dorbie
09-27-2000, 01:29 AM
If OpenGL supported spheres most implementations would simply draw them inefficiently. You have an opportunity to optimize for your application space here. Hardware doesn't draw spheres efficiently. The only platform I'm familiar with which did was Pixel Planes 5 and it approximated with a parabolic cross section which unfortunately always intersects linearly in eye space.

Even if you got what you wished for you'd be posting here wondering why spheres were so slow or why the only hardware which drew fast spheres was so expensive.

The situation is this; any IHV in the world is free to add a sphere primitive if they choose to, and if there were enough of your type of developer prepared to pay a premium for that hardware and who would actually use that sphere extension some IHV's would support spheres. Infact they still might if you ask/persuade them.

Perhaps they feel that they can't improve on what some developers already manage to do with existing hardware.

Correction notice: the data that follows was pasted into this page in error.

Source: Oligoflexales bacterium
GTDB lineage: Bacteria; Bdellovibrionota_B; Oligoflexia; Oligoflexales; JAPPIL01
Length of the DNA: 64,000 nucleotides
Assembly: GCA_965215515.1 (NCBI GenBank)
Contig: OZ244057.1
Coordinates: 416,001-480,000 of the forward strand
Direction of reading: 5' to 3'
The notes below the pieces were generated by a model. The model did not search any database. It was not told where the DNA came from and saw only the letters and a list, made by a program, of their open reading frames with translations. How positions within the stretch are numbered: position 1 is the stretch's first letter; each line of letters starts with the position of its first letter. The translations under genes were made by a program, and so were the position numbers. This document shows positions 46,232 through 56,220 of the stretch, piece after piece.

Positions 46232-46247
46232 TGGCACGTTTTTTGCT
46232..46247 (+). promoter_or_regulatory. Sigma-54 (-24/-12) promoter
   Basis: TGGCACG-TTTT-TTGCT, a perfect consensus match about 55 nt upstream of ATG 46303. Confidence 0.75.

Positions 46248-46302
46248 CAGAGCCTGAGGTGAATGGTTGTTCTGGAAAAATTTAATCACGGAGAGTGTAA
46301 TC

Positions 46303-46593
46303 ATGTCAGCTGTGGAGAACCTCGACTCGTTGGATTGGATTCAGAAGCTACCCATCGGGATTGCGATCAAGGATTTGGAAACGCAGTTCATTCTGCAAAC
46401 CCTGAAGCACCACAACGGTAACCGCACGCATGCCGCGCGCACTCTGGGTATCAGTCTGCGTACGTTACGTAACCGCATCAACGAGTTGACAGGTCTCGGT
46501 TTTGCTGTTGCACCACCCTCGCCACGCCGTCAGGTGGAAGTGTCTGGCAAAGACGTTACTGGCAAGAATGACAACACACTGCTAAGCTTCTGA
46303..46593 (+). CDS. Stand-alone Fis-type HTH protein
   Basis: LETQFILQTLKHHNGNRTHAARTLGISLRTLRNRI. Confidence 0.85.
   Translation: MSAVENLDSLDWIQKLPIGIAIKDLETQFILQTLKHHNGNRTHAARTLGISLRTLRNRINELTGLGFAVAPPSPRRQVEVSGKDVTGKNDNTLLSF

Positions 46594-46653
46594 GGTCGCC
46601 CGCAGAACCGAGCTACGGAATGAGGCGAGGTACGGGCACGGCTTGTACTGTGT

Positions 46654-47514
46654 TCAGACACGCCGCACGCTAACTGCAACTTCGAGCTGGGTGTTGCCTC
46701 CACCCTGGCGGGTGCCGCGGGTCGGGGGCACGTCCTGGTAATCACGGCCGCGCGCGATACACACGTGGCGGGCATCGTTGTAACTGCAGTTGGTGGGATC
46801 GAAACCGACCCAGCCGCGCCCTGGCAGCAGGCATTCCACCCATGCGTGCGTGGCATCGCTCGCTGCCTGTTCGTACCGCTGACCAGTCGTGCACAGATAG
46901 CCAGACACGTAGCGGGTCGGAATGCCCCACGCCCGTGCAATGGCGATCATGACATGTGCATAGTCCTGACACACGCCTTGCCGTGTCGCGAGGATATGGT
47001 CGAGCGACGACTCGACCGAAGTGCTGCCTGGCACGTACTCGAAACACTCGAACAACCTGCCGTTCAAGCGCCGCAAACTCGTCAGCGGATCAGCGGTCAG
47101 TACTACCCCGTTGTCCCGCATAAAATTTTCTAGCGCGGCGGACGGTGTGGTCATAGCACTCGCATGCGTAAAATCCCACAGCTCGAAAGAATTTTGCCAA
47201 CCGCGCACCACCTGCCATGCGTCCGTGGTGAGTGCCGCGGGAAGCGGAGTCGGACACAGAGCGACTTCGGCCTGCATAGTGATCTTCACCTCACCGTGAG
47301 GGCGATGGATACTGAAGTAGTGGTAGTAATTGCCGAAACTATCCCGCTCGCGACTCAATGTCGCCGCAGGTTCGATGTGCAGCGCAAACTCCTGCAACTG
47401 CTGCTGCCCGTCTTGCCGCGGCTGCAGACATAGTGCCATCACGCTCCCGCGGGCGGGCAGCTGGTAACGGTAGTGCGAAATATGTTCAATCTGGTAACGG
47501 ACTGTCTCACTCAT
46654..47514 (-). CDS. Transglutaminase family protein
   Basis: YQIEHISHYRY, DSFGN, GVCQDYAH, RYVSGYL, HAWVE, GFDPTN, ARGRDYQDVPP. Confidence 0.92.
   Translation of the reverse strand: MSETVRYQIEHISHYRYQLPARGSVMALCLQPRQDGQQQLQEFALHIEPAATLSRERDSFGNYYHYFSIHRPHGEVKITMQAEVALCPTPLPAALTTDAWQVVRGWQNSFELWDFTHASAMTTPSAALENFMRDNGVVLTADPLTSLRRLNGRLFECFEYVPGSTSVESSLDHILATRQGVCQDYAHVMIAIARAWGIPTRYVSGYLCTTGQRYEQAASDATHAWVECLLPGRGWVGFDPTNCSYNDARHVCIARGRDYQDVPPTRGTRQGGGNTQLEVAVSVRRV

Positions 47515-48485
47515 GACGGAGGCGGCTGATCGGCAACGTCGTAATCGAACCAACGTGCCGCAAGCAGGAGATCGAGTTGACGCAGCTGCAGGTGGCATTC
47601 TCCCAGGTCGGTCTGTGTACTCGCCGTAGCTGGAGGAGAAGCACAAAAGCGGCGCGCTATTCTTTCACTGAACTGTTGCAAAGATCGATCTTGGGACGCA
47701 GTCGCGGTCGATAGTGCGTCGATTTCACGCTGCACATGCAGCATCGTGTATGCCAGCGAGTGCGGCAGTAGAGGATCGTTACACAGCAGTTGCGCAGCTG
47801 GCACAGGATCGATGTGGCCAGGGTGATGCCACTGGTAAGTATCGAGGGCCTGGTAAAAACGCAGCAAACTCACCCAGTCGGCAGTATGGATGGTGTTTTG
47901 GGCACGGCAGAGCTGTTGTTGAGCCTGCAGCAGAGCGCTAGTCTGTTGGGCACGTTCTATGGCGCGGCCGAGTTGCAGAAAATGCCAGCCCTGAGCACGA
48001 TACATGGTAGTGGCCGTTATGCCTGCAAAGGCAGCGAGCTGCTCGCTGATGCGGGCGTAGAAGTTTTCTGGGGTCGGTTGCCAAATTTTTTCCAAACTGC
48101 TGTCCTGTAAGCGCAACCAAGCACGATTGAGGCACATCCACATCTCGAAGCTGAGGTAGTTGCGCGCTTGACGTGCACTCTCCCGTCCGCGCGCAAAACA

john
09-27-2000, 04:40 PM
Hey,

Klaus (from Switzerland, no less=) wrote to me about a new sphere model he invented. Uh, well, yer... I tried to reply, but my email bounced. :P You may want to check that, Klaus. =D

I'm interested in checking out your demo, btw.

cheers,
John

MrMADdood
09-29-2000, 09:31 PM
i think we all are http://www.opengl.org/discussion_boards/ubb/smile.gif

any hardcore gamers here played DUNE 1 ? it had a nice pixel-perfect sphere, software rasterized. it was designed to run on a 386 processor (or maybe 486)

i dont know about z, though... i just remembered that game.
and yes, you should push IHVs to make an extension, since glut does some calculations and then OpenGL calls. it wouldnt draw the primitive by itself

timfoleysama could you please explain that quad-with-backfacing-normals idea? i didnt quite get it

[This message has been edited by MrMADdood (edited 09-29-2000).]

KlausCH
10-02-2000, 04:37 AM
John,

I sent you the files by email on Friday.

Regards
Klaus